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Silence was broken by the high priest who said something in the language the hetaera was not familiar with. The priestess stretched out in her roomy armchair and asked whether their guest would like to continue familiarizing herself with the mysteries of the Mother of Gods. Thais replied that he felt poisoned all night and that if “familiarizing” continued down the same path, she wouldn’t last much longer. The priestess chuckled both sternly and approvingly, confessing that Thais was given a too-strong ointment, not realizing that the Helenian was not accustomed to such things. They would be more careful in the future.

To delay giving an answer (a direct refusal to the hosts of the sacred place was inconceivable), Thais asked about the meaning of the priestesses’ garments and their separation into two groups.

“There is no mystery in that,” – the high priestess said, “The red priestesses serve during the day and represent the daytime powers of Kibela, while the black ones represent nighttime. In Libya and Hellas they are called Lamias – Hecate’s companions. It is thought that he who earns love of such priestess partakes of the powers of Kibela-Rhea, or Gaia as you call her. He shall have good health, luck and fine offspring for the rest of his life. The skill of the priestesses, especially of the black ones, is above anything a mortal woman can give, because it is inspired by the Great Mother and strengthened by her might.

“Can any man attain that?”

The eyes of the high priestess flashed like those of a wild beast. Thais shivered but did not drop her gaze.

“Any man!” – the priestess said, “As long as he is not ugly and is of good health and sufficient strength.”

“How do you determine that?”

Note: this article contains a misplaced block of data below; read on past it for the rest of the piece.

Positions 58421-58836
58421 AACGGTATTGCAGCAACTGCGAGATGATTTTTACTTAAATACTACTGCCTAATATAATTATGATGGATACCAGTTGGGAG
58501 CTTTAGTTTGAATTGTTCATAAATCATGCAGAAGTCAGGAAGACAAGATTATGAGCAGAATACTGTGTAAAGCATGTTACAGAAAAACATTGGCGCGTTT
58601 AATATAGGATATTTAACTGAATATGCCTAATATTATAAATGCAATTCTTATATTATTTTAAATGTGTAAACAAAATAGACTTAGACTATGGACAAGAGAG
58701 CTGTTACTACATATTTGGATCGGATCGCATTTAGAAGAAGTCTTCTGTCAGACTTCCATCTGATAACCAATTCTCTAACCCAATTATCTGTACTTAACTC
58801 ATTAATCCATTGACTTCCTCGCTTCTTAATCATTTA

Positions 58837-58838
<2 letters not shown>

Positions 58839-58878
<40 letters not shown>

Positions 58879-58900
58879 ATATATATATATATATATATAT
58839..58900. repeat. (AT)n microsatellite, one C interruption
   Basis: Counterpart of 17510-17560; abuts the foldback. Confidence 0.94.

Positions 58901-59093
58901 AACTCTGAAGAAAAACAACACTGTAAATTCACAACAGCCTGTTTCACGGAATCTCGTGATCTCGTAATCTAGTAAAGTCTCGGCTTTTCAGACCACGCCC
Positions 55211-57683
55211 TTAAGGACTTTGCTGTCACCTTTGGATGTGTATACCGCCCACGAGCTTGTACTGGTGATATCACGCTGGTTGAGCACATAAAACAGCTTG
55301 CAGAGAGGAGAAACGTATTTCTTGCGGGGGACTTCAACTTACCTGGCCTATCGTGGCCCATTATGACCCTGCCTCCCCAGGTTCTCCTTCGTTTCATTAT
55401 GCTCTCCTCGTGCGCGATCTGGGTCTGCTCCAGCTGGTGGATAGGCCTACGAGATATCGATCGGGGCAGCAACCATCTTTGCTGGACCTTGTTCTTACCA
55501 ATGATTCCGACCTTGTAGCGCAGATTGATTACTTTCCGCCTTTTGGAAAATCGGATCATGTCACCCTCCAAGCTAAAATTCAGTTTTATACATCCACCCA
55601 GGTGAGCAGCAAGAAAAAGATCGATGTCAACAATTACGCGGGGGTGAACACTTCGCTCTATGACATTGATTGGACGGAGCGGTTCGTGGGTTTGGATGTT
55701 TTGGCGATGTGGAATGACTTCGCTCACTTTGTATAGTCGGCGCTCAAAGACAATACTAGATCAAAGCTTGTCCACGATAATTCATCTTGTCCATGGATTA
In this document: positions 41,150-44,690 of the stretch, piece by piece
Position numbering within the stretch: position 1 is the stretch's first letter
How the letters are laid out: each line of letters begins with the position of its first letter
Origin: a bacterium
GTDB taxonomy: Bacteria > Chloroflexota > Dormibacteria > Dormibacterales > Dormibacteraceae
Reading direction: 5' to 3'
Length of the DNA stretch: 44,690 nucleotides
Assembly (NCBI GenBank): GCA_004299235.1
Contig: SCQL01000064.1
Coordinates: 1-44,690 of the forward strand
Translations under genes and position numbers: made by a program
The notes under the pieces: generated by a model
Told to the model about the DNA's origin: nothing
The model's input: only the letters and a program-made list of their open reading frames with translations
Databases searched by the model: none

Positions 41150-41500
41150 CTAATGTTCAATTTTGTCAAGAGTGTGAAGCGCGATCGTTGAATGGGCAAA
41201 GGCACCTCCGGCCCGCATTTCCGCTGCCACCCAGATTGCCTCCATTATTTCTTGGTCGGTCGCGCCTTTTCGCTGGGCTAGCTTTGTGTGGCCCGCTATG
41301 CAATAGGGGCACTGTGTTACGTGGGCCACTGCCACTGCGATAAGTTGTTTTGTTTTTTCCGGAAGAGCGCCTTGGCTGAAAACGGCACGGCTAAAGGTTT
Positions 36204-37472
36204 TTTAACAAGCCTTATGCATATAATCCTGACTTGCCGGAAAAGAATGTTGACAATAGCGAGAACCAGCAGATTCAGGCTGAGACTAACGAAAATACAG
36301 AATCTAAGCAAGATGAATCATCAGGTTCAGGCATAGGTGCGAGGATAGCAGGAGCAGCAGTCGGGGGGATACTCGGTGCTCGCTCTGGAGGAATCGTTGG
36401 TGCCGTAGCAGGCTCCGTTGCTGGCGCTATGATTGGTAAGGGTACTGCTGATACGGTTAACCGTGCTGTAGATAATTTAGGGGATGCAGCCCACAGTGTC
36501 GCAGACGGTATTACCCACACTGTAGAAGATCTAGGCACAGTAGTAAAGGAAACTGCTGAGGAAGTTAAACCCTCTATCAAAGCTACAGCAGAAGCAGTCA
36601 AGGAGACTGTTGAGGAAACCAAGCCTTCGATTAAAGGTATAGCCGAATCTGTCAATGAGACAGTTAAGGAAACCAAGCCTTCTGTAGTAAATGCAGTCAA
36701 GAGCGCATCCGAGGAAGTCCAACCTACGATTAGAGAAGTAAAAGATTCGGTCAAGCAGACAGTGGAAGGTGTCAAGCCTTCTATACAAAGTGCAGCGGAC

“That is what the net garment is for. It is very strong and in order to take the priestess, he must rip the net with his bare hands. Only a very strong man possessed by uncontrollable passion is capable of that.”

“And what if he is not capable and can’t rip it?”

The high priestess leaned toward Thais and said quietly, “Then Kibela’s wrath falls upon him. If he chose a red priestess of the day, she calls out, and the ill-fated man is caught, castrated on the altar before Kibela and made a temple slave, if he survives. The black priestess – Lamia – calls no one. Holding the unfortunate man to her she bestows upon him Kibela’s kiss, stabbing him with a dagger here,” – the priestess placed her finger in the hollow behind the left collarbone.

“What is the sense the Great Mother places in such violence?”

“Only the strongest, most beautiful and most self-assured heroes come here to become the lovers of Day and Night. Children are born, and the girls become high priestesses and the boys become guards and keepers of the sanctuary. Have you noticed how strong they are, how long their spears are and how heavy their swords?”

“I have also noticed that your high priestesses are beautiful – one more so than the other. But is the meaning only in getting the offspring for the temple? One could find children that are just as beautiful among thousands of others,” – Thais objected.
“You are much too intelligent for someone not initiated,” – the priestess said with a slightly mocking smile (“Like Ishtar”, - Thais thought). “Of course that is not the true meaning. Human kind weakens with time, and the passionate madness of Kibela-Ashtoreth-Atargatis no longer possesses people like it used to. Kibela wants the fire of sensual rage, just as Aphrodite wants love…”